NEW YORK -- Today, State Senator Daniel Squadron released the following statement in response to the proposed district lines just released by the Senate Republicans:
Even though the worst of the Republican political shenanigans aren't impacting the district I represent as they are some of my colleagues' districts, the conclusion is undeniable: partisan redistricting is a poisonous process.
Before the 2010 election, every member of the Senate majority pledged to create an independent redistricting process. Now they are breaking the pledge they made to the people and putting politics before their promise. It's no surprise that these politically motivated maps represent the same arrogance as their broken pledge: politicians choosing their constituents, so that constituents lose the power to choose their representatives.
As the Governor has said, any lines drawn in this process must not stand. Voters must make their voices heard now so that their votes can make a difference in November.
The bipartisan Legislative Task Force on Demographic Research and Reapportionment --co-chaired by Senator Michael F. Nozzolio and Assemblyman John J. McEneny -- today released new Senate district lines, based on population shifts which occurred over the last ten years.
@Senator Dilan is the Democratic Minority Member sitting on LATFOR. He has been fighting to keep the process open, fair and free of partisan gerrymandering. Keep up to date with the Task Force and the Senator’s latest efforts.
The Ithaca Journal wrote an article that highlights the Senate Republicans rejection of the formation of an independent redistricting task force, which was proposed by Senate Democrats. Senator Gianaris believes that redistricting reform is an urgent matter and that Senate Republicans have abandoned their promise to fix it.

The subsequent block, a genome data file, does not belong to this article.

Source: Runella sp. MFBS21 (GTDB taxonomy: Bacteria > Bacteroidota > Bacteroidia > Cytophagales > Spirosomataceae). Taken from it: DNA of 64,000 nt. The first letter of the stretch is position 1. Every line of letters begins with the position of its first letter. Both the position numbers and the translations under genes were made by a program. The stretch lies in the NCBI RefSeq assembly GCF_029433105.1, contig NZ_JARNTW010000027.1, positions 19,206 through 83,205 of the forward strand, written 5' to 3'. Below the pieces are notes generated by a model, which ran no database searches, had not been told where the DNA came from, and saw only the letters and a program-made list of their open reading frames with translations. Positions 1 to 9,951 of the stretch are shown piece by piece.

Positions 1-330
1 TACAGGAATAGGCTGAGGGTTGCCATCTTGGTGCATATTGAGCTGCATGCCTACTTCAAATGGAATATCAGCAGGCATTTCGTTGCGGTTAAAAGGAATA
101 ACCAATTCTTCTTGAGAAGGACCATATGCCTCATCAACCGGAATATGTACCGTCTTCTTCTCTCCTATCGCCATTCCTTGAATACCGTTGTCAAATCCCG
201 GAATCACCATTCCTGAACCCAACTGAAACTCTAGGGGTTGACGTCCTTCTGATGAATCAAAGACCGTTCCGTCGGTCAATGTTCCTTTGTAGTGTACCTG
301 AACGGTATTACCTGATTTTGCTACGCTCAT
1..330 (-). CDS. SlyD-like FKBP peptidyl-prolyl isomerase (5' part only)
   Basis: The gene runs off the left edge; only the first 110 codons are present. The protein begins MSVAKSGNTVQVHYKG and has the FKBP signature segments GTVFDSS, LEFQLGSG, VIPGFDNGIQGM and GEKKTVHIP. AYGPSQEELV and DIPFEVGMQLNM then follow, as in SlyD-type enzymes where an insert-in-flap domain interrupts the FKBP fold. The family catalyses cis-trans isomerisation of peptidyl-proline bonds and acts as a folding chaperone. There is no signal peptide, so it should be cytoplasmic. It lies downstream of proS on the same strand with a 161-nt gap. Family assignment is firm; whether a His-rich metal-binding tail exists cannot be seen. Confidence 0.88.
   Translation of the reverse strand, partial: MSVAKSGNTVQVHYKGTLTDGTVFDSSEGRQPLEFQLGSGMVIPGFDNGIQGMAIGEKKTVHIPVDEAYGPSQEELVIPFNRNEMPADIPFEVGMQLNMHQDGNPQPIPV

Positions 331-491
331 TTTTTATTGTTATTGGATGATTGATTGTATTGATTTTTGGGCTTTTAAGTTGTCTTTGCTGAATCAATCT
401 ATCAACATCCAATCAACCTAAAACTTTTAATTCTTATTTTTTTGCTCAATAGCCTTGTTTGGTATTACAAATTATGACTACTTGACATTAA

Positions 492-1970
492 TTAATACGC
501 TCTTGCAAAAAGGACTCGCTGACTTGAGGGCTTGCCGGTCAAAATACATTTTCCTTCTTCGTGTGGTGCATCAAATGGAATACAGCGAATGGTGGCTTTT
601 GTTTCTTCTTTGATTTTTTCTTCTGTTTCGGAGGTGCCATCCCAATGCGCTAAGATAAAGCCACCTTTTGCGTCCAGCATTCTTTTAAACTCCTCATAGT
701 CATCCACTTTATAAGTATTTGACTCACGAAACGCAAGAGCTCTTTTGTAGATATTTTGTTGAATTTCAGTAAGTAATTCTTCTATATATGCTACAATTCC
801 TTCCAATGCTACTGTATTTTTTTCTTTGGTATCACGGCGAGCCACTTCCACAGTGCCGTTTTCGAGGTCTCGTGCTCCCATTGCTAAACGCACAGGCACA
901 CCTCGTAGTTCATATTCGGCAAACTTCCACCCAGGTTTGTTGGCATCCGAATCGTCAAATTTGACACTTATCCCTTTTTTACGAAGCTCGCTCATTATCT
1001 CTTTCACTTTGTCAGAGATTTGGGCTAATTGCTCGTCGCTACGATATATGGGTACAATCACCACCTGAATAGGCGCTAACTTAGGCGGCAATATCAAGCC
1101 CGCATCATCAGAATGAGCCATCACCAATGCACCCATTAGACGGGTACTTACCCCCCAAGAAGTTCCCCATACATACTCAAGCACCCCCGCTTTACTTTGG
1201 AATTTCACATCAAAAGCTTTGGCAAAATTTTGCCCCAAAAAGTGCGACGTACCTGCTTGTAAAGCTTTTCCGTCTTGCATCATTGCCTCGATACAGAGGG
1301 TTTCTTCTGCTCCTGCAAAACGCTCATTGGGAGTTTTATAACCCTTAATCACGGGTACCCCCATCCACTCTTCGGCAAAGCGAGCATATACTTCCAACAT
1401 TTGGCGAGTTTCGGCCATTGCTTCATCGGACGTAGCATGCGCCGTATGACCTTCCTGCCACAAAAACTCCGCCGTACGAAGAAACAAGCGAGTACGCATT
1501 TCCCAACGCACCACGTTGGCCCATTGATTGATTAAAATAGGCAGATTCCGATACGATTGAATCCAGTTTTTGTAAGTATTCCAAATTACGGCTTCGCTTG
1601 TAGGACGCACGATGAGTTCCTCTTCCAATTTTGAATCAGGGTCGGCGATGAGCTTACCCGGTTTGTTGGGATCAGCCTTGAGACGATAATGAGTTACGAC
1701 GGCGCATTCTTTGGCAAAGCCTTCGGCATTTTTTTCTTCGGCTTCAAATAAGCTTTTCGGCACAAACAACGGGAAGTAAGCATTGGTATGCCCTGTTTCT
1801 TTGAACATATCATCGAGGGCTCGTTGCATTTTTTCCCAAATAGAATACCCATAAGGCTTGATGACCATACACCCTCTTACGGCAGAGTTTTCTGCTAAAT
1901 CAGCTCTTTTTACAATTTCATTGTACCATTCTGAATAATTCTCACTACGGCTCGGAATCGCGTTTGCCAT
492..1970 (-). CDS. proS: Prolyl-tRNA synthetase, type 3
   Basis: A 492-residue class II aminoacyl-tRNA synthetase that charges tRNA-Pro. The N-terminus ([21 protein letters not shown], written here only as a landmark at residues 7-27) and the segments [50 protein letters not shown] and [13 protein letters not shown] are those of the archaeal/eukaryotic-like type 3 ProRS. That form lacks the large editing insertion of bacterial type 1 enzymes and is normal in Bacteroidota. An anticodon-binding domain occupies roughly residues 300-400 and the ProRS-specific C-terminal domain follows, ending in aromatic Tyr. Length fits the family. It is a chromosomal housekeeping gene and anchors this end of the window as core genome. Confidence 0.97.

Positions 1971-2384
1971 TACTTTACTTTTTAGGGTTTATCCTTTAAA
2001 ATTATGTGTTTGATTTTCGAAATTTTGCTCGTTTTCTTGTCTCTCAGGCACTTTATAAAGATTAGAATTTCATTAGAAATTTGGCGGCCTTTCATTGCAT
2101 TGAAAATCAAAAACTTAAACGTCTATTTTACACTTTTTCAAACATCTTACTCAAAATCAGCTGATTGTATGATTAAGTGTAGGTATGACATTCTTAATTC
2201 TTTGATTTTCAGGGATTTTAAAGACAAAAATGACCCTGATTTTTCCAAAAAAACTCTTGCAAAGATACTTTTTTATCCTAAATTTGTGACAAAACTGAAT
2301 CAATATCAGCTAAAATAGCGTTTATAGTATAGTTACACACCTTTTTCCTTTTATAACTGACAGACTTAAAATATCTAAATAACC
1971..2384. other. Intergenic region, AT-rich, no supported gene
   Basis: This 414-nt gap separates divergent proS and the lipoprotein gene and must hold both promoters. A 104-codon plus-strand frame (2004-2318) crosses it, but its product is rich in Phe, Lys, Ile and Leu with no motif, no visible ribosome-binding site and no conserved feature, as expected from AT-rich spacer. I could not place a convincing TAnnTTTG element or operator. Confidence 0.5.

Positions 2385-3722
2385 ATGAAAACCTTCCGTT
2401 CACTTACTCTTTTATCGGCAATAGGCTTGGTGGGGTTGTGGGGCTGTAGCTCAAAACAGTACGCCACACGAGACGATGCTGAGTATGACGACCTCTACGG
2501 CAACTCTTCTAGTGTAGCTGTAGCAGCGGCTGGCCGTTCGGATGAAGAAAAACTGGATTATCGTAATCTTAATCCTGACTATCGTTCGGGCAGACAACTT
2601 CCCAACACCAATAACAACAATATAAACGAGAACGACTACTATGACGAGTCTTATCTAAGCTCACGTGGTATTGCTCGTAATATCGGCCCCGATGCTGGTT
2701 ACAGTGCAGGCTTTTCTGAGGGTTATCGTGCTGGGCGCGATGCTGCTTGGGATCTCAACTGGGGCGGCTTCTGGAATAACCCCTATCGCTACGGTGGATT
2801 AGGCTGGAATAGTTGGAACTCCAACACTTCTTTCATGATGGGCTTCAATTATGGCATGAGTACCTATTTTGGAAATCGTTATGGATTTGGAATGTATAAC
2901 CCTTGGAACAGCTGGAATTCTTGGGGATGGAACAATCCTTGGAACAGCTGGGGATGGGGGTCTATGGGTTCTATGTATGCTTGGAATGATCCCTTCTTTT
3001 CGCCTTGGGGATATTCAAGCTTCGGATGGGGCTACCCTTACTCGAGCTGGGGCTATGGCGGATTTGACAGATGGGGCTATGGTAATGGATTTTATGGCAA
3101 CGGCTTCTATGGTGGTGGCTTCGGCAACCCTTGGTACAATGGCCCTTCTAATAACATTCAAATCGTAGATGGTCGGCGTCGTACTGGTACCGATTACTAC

Lawmakers and Gov. Andrew Cuomo have spent recent months touting their legislative accomplishments in 2011: an on-time budget, a 2 percent property tax cap, a revamped income tax code and a sense of renewed collegiality in a Capitol long known for its partisanship.
That doesn't mean, however, that there isn't plenty on the table for 2012.
The Rochester Democrat and Chronicle wrote an editorial calling Senate Republicans out on their reneged campaign promises of redistricting reform. Senator Gianaris believes this kind of political power play is intolerable.
Many of the same Republican state lawmakers who hoodwinked New Yorkers into thinking they supported independent redistricting now insist that adding one more seat in the state Senate is good government. Unlikely.
This time around New Yorkers need to let GOP lawmakers know that their ploy for power is as transparent as plastic wrap. Call them and tell them so.
State Senator Suzi Oppenheimer (D-Mamaroneck) announced today that she will not seek re-election this November. The Senator made her decision upon recently learning that she will have to undergo major shoulder replacement surgery in 2012.
“It had always been my plan to seek re-election in November and continue to serve the people of this district. When considering my responsibilities as Senator, the extensive effort that will go into rehabilitation and physical therapy following my surgery, and the added work of the hard fought campaigns I always wage, it became clear to me that I could do only two of those three important tasks.
One analysis of the State Senate Republican majority’s plans for an additional seat suggests that the extra representation would negate the effects of the GOP’s loss in the prison gerrymandering lawsuit. Senators Liz Krueger and Michael Gianaris explain what is happening, and why adding a 63rd seat is unlawful, starting at about 13:30.
In his State of the State address, the Governor laid out a vision to build on the progress of the past year and continue to move New York forward. Two priorities in particular that he laid out - an end to the practice of fingerprinting food stamp recipients and reforming our campaign finance system - are ready for immediate passage.